7 Reasons Not To Have A Bat In Your Dining Room
This may come as something of a surprise to regular readers of 7 Reasons, but we’re not experts on everything that we write about. Often, our pieces contain much speculation and conjecture. Today’s piece, however, is different. Today’s piece is written from experience. If you should find yourself in a dining room with a bat, this is exactly how it will go down.
1. Surprise! As you sit in your dining room on a quiet Saturday night catching up on missed television programmes using the iPlayer, you’ll feel relaxed and at ease. You’ll take a sip of your drink and languidly stretch out your legs. You’ll stifle a yawn and stretch out your arms. Eventually, you’ll lean back in your seat and glance up toward the ceiling light, to ascertain what is casting the strange shadow that you have seen from the corner of your eye for the past few seconds. Then you’ll scream involuntarily and bolt from the room and slam the door shut behind you. A large bat flying around your dining room will come as something of a surprise to you.
2. Disbelief. “What’s wrong? What’s wrong?” Your wife will enquire in a startled manner, somewhat surprised by your shrieking.
“There’s a bat in the dining room.”
“There’s a bat in the dining room.”
“Bat!” (You’ll flap your arms about miming flight at this point). “Dining room!” (You’ll also point at the dining room.)
“What’s it doing in there?”
“Flying around the ceiling lamp and watching a documentary about Stalin.”
Rather disbelievingly, your wife will go to the dining room, open the door slightly and peer through the gap. On closing it very quickly, she will then announce that “there’s a bat in the dining room”.
3. Spin. Anxious that you should always see the positive side of any situation, you’ll start brainstorming. A bat in the dining room could be a good thing, you’ll think. A bat in the dining room would mean that there would never be any insects in there. A bat in the dining room would ensure that you could write in there with absolutely no chance of interruption: You could look at the internet with no chance of interruption! A bat in the dining room would…be a bloody great bat in the dining room. It turns out that the elephant in the room is that there’s a bat in the room. There’s no upside so good that it can surmount the fact that your dining room contains a bat.
4. Whimsy. Having established that having a bat in the dining room is a bad thing, you’ll turn your mind to what the hell to do with it. “We could call the RSPCA”, your wife will suggest.
“We’re not being cruel to it. We’re being inconvenienced by it.”
“Perhaps there’s a local bat group.”
“Yes, maybe they could send some sort of bat man.”
“A dog warden?”
“Or, we could call Commissioner Gordon and he could raise the bat-signal. Perhaps we could…”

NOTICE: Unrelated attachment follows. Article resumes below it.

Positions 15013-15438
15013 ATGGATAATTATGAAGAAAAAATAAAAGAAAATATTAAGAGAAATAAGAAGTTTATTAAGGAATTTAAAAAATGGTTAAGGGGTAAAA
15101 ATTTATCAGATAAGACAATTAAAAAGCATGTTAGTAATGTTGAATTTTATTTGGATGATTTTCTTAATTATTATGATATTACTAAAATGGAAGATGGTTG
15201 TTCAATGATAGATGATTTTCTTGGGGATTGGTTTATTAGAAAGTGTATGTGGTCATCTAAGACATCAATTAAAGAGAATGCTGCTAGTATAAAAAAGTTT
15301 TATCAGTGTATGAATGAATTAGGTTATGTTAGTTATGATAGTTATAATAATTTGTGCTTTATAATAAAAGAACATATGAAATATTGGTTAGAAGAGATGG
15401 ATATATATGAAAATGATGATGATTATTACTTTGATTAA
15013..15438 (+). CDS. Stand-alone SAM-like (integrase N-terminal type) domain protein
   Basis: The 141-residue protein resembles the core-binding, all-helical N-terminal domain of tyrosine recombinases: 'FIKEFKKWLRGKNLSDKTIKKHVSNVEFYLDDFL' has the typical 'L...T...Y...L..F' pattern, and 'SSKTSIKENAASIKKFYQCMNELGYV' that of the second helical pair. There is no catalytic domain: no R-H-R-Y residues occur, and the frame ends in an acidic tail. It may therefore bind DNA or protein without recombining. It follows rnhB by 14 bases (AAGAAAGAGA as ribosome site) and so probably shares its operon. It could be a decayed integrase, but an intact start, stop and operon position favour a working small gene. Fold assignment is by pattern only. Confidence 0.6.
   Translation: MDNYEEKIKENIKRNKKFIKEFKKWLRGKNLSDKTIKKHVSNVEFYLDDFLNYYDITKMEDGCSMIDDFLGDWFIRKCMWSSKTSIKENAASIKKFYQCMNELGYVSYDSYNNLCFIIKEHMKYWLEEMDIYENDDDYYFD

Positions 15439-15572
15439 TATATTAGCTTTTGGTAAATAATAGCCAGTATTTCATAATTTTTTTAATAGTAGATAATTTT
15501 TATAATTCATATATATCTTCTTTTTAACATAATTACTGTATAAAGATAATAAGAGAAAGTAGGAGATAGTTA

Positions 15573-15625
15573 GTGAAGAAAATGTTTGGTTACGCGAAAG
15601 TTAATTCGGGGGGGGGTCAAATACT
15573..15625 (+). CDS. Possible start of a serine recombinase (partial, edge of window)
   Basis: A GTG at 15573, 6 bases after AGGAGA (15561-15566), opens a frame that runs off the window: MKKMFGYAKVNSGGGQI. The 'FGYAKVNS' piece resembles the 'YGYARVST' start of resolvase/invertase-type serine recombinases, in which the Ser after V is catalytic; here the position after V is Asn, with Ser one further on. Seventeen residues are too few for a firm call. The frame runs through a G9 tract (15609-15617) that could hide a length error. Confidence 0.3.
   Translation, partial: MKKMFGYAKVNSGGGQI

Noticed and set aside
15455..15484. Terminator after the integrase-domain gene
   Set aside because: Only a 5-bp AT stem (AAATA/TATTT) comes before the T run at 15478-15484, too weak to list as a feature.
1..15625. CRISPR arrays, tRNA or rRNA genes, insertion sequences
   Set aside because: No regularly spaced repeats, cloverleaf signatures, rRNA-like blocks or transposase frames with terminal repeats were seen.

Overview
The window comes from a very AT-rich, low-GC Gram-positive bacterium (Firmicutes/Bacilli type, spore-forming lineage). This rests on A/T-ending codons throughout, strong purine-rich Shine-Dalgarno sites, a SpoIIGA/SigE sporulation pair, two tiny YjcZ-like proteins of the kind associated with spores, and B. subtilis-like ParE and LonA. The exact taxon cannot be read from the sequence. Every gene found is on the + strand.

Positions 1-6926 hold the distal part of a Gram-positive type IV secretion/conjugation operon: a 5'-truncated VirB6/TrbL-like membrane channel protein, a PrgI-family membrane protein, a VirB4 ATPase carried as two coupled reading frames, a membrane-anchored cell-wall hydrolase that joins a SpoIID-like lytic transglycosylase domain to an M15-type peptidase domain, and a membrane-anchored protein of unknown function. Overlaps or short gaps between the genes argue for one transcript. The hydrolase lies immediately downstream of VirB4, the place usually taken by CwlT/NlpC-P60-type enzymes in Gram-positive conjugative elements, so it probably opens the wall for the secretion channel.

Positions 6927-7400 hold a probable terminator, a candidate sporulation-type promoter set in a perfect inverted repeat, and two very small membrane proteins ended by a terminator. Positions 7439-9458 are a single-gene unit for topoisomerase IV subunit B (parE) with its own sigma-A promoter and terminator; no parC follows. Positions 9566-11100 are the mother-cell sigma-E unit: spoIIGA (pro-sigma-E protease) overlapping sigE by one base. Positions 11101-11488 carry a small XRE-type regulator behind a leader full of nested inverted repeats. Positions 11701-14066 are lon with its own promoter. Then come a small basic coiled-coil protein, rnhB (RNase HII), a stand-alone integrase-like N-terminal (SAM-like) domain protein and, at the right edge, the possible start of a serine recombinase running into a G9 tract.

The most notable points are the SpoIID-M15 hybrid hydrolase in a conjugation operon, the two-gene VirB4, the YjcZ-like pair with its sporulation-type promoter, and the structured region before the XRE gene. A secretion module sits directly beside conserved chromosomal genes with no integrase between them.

5. Motivation. “…Oh my god!”
“My gin and tonic’s in there!”
6. De-batting. “Darling”, you’ll say, “We’re just going to have to man-up and deal with the bat ourselves…In you go.” This motivational speech will fail to make her deal with the bat on your behalf, so you’ll have to work as a team. You will close every door in the house (so the bat can’t start terrorising you in other rooms) and your wife will peer back into the dining room. She will find that the bat is still flying around in there, fluttering in haphazard circles around the ceiling light like a terrifying and gigantic moth. A behemoth*. You’ll formulate a plan. You will run in, raise the blind, open the window and run out again: Your wife will be in charge of opening and closing the door. You’ll take a deep breath and steel yourself for the task. Eventually, though too soon for you, your wife will open the door and you will burst into the room and stride toward the blind. Startled by the sudden presence in the room, the bat will realise that flying around is not a safe thing to do and he will decide to land. At the very instant that you arrive at the blind, the bat will land on it, inches from your face. “Aaaarrrgghhh”, you’ll scream as you run out of the room. Your wife will close the door.
You’ll realise that another plan is called for. If you raise the blind with the bat on it, you’ll just squash the bat. You’ll have a flat bat. And bats, if you flatten them, appear bigger. So, if you can’t raise the blind and open the window, you’ll have to trap the bat and remove it. Having rummaged in the kitchen cupboard for a suitable container for a considerable time, your wife will emerge with her Tupperware bat-trap. This time, she will be in charge of trapping the bat, and you will be in charge of the door (yay!) and the lid (boo!). You’ll open the door and your wife will stride in and head toward the blind with the container held out in front of her. Arriving at the blind she’ll cover the bat with the container. Now that the bat is safely contained, you’ll enter the room clutching the lid. You’ll slide the lid slowly and carefully between the blind and the Tupperware box and affix it. Phew.
7. Post-bat. As you breathe your sigh of relief the bat will let out a heart-rending squeak. Your wife will head into the back garden to release the bat and you’ll be in charge of the back door (yay again!). The moment that the lid is removed, the bat will flutter out and your wife will scream and run toward the door, which will cause you to laugh. Briefly. Eventually, having congratulated your wife on her brave conduct in the face of a big, scary bat and having closed every window in the house (twice), you’ll return to the comfort and security of Josef Stalin and your gin and tonic. Then you’ll discover that the bat has left you a “present” on your white Verner Panton stackable chair.
So there you go. That’s roughly what will happen if you have a bat in your dining room. I don’t recommend it.
*You’ll be inordinately proud of that wordplay.